Two key facts, however, weigh strongly against drawing that type of causal inference. First, as Anderson and Muller point out, “[t]here is virtually no discipline in the first 10 years of practice.” If the bar exam measured qualities related to attorney discipline, one would expect to see disciplinary cases emerge during those 10 years. Wouldn’t attorneys with marginal competency (as measured by the current bar exam) reveal their deficiencies during their early practice years?

Second, attorney discipline almost never rests on lack of knowledge about legal doctrine, poor reasoning skills, or bad writing–the skills currently measured by the bar exam. Levin and her colleagues reported that attorneys most often received discipline for failing to communicate with clients (20.0%), lack of diligence (17.93%), and failure to safeguard client property (11.26%). Only 4.14% of disciplinary sanctions related to “competence”–and even some of those cases may have reflected incompetence in areas that are not tested by the bar exam.

My favorite comment by Professor Merritt provides another example from which we should not infer causality (however tempting it might be to some of us who have been hurt by patriarchy),

We should not exclude individuals from a profession based on qualities that merely correlate with misconduct.

To underscore that point, consider this: The strongest predictor of attorney discipline is the y chromosome. Male attorneys are much more likely than female ones to be disciplined. If we want to use correlations to reduce instances of attorney discipline, it would be much more efficient to ban men from the profession, subject them to special character exams, or require them to achieve a higher bar exam score than women. Those actions, of course, would raise special issues of gender discrimination–but they illustrate the drawbacks of predicting malfeasance based on correlations.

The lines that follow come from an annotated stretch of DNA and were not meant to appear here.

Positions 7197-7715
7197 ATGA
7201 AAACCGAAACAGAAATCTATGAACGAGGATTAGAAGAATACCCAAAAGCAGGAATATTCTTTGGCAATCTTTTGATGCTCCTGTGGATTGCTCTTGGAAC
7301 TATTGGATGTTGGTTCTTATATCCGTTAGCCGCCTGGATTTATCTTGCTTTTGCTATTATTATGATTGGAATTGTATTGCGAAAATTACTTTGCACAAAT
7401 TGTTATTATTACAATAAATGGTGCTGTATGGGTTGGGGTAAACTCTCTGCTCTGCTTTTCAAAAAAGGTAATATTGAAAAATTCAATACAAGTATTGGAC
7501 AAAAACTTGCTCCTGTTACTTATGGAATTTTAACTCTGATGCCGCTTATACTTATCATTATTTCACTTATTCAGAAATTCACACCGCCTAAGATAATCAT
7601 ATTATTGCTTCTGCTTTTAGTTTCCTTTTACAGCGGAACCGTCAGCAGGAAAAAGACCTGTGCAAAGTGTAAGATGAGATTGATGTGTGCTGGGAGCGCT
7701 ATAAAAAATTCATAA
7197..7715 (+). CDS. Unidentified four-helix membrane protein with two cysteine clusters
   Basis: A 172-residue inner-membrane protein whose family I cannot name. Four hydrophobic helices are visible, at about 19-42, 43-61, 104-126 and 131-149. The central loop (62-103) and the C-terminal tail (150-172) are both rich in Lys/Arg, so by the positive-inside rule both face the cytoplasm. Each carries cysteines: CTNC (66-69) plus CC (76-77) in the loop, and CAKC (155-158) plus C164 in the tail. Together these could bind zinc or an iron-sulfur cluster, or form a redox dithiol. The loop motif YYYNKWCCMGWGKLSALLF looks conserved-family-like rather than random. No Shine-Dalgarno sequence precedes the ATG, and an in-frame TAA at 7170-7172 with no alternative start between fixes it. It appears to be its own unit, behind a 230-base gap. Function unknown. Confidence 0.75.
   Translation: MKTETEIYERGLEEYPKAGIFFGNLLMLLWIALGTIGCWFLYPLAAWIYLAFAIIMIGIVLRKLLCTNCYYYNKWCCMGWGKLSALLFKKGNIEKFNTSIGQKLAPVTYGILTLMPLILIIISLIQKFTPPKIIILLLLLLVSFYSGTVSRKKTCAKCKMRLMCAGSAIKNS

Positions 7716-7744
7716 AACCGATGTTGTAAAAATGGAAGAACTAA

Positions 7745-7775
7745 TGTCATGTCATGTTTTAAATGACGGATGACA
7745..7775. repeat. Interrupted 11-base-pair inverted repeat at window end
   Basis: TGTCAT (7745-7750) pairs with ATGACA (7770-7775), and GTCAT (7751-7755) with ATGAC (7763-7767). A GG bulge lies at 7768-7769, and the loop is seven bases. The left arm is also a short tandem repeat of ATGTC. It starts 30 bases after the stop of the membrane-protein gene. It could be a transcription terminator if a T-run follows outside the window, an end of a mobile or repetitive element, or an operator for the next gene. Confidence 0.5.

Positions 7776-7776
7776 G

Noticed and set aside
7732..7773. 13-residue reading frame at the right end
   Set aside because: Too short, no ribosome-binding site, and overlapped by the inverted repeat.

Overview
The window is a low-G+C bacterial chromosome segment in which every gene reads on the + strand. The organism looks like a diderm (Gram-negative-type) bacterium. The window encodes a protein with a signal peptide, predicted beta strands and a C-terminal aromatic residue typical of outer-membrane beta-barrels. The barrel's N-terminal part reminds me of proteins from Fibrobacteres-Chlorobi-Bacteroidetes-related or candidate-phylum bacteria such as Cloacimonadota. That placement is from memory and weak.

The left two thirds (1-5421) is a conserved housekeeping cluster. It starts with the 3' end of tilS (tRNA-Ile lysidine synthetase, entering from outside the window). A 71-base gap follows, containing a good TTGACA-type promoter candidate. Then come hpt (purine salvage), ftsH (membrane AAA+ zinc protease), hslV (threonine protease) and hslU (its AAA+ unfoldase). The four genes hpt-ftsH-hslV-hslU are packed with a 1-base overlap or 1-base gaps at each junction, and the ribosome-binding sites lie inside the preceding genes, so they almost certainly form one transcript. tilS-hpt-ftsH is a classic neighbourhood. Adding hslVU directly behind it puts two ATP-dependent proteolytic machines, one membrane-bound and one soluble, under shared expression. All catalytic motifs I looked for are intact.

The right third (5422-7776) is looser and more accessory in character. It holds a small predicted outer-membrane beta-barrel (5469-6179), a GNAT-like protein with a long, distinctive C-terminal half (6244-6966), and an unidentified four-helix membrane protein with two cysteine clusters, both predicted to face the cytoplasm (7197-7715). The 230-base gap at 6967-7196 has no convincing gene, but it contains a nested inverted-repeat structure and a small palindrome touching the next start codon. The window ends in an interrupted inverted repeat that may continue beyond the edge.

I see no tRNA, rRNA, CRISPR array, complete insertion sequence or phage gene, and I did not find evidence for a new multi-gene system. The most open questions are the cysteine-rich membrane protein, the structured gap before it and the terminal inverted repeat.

These questions and assumed correlations are important ones. Many defend the decreasing bar passage statistics as appropriate market correction to prevent “undesirables” from entry into the profession — a consumer protection argument. However, as Professor Merritt points out, there is so much more to unpack here. For example, most misconduct challenges occur against solo practitioners or small firms. This raises overlapping socio-economic questions: which lawyers could be perceived as easiest to challenge, which lawyers have the best legal defense teams, and which kind of clients have the most reason to complain.

After teaching for over 28 years and observing which graduates pass the bar on the first try and which do not , I am skeptical of the Anderson-Mueller argument. I would love to see the NCBE and other scholars engage in a socio-economic analysis of bar passage and of disciplinary misconduct.

Legislation & Regulation and the Bar Exam

Most readers of this blog will be familiar with the performance test (PT), a portion of the bar exam in 42 states and D.C. (Forty states use the Multistate Performance Test (MPT); examiners in Pennsylvania and California write and administer their own PT.) For states using the Uniform Bar Exam (UBE), the MPT counts for 20 percent of the overall exam score.

I wrote about the performance test previously here. I extolled its virtue as the only part of the exam that exclusively tests lawyering skills, requiring zero memorization of legal rules; and I bemoaned its status as the ugly step-child of the bar exam that gets next to no attention in conversations about exam reform.